Green Party vice presidential nominee Ajamu Baraka defended his controversial comment at a CNN town hall. (Screenshot via YouTube)

Although race relations in the United States have become a prominent topic of discussion over the last several years, this past week the conversation intensified. It was hard to overlook, for instance, football player Colin Kaepernick’s politically charged decision to kneel during the national anthem. Kaepernick made headlines throughout the week and garnered support and criticism for his choice.

Those swept up in the current election season also were not immune to the spotlight on race this week. Republican presidential nominee Donald Trump stunned many when he met with Mexican President Enrique Peña Nieto, a meeting that was reportedly amiable. Mere hours later, however, Trump delivered a speech in which he doubled-down on his anti-immigration rhetoric and reinforced his racist reasoning for deportations. Around the same time on Wednesday night, Peña Nieto labeled Trump’s policy proposals a “threat to the future of Mexico,” effectively eliminating any guise of friendship established earlier that day.

On the Democratic side of the race, leaked emails from within the Democratic Congressional Campaign Committee (DCCC) exposed that “Democratic campaign officials advised U.S. House of Representatives candidates not to explicitly support ‘concrete policy solutions’ proposed by the Black Lives Matter (BLM) movement.” Democratic presidential nominee Hillary Clinton aggressively pushed her own positions on immigration in contrast to Trump’s inflammatory speech, but she did not address the leaked DCCC emails.

Third-party nominees were caught up in the conversation about race relations, although perhaps not willingly. Green Party presidential nominee Jill Stein continued to handle the aftermath of comments made by her running mate, Ajamu Baraka—several weeks ago, Baraka labeled President Obama an “Uncle Tom” president, language that he has not retracted. Stein also received heavy criticism for her own rhetoric on race in a Washington Post op-ed.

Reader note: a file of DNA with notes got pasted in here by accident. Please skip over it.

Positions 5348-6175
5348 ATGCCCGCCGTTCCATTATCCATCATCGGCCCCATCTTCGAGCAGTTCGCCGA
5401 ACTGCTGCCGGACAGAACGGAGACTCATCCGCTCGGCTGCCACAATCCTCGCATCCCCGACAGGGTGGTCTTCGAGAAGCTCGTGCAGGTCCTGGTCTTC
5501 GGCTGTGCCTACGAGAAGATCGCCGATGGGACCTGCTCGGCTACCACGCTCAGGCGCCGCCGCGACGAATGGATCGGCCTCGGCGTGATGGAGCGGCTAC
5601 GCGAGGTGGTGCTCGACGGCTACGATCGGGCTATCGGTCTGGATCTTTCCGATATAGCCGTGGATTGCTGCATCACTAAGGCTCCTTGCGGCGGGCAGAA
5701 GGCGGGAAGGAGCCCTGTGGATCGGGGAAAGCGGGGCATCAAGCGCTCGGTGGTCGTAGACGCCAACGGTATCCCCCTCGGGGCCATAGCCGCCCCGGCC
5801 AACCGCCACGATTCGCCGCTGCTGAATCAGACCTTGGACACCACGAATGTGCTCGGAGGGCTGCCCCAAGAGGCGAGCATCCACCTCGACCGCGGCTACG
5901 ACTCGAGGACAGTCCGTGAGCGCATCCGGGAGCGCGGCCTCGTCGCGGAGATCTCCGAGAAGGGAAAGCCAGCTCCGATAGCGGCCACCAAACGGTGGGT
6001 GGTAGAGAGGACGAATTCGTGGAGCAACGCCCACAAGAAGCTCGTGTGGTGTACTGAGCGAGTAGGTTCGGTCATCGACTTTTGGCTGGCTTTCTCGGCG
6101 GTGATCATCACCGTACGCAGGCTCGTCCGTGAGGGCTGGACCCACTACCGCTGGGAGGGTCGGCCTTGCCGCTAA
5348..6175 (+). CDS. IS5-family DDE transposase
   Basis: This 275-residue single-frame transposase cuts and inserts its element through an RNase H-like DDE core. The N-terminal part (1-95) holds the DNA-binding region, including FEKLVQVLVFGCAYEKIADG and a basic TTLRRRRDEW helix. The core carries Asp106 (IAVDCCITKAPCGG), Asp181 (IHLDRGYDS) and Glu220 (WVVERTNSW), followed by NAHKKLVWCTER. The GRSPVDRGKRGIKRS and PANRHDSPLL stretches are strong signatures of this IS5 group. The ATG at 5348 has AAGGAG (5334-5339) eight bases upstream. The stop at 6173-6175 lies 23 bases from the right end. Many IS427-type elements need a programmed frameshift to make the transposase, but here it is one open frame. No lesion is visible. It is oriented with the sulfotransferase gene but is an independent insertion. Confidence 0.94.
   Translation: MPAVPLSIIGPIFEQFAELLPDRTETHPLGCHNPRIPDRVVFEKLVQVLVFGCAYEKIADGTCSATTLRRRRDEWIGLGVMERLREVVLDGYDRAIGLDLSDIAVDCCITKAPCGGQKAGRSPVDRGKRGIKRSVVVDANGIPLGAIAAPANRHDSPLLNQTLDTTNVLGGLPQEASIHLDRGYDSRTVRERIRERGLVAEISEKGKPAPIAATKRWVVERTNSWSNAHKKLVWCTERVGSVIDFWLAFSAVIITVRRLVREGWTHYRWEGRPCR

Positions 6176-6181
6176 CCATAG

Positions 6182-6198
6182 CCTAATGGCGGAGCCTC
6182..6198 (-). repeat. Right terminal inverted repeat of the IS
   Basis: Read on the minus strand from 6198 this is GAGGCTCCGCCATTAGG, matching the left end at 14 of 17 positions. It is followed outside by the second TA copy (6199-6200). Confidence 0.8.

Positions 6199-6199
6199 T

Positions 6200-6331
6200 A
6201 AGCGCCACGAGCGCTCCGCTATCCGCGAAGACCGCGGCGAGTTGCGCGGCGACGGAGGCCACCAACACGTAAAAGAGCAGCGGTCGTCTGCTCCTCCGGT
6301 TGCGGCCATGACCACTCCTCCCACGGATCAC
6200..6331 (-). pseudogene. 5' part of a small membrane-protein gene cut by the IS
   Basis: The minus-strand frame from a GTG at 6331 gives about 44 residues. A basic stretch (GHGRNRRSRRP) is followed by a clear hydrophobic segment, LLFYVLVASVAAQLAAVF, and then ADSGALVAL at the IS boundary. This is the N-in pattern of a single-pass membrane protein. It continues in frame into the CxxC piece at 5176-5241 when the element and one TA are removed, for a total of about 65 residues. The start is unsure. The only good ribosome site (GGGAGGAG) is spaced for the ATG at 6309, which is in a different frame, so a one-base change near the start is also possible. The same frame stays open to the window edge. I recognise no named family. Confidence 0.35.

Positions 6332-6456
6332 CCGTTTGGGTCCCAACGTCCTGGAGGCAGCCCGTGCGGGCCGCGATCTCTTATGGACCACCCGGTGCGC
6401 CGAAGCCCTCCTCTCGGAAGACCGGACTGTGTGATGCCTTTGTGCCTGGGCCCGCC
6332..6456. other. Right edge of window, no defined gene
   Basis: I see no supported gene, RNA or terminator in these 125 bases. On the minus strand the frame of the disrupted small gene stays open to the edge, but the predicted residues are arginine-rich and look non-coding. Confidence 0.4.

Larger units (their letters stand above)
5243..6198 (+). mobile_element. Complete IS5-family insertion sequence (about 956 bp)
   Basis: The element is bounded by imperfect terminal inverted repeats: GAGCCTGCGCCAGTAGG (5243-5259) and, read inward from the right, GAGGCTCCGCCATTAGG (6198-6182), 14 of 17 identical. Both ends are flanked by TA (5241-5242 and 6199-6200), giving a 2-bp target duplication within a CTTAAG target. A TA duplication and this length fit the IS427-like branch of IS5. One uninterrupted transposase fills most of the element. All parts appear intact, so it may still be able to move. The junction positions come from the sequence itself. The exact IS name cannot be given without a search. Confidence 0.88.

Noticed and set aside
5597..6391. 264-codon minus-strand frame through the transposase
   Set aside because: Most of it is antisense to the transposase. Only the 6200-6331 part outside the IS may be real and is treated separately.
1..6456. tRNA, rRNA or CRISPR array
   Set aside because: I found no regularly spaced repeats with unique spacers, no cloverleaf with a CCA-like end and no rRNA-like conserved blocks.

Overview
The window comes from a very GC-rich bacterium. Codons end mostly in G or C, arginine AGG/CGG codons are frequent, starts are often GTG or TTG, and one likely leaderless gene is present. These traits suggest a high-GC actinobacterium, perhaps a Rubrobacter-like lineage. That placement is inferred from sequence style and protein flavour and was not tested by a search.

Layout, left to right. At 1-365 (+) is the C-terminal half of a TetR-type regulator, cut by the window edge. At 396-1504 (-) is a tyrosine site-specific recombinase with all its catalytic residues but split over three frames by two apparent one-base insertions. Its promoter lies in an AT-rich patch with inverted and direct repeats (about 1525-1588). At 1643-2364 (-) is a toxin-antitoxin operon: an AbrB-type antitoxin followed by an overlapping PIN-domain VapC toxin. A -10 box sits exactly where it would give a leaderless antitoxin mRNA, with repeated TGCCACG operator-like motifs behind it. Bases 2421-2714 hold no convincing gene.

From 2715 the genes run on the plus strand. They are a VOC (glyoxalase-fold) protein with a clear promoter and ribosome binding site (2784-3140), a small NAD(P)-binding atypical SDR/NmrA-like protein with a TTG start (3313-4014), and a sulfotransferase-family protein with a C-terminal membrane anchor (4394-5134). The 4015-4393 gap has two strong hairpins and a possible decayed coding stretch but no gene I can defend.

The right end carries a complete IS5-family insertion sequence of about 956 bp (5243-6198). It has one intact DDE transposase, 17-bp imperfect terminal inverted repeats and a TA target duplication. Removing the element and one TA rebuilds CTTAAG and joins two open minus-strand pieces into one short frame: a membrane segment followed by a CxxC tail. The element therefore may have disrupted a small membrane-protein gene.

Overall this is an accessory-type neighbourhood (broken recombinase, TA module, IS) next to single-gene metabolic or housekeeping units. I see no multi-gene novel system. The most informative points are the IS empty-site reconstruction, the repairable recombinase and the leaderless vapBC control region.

It appears Libertarian Gary Johnson was the only presidential candidate able to avoid the spotlight on race relations entirely, although whether this is a pro or a con for his little-covered campaign remains to be seen.

It’s not only the political realm that’s addressing these crucial issues. The “Desert Survival Series” demonstrates how poetry can be used as a tool for understanding immigration and advocating for better immigration policy. And one of Truthdig’s most popular cartoons this week, by artist Mike Luckovich, serves as a reminder of how a simple image can convey a powerful political message.

The conversation about race in America isn’t going to be resolved anytime soon, but this week uncomfortable topics were thrust into the forefront of the political arena. Specifically, Baraka’s “Uncle Tom” comments have been the catalyst for a debate on the acceptability of certain politically correct or incorrect phrases.

One writer argues that the “accusations and implications of racism and bigotry lobbed at” Baraka is a prime example of “white liberal racism.” Other critics, however, contend that his “disgusting” word choice is a slur and that Baraka should apologize to President Obama.

Truthdig wants to hear from you: Do you find Ajamu Baraka’s “Uncle Tom” comment inappropriate? Let us know in the poll below. One vote per person, please. (Make your selection and then click on “Vote.” To see results of the polling, click on “Results.”)

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Do you find Ajamu Baraka’s “Uncle Tom” comments inappropriate?
Yes — and he should apologize to President Obama.
Yes, but he doesn’t need to apologize.
No, they were not inappropriate.

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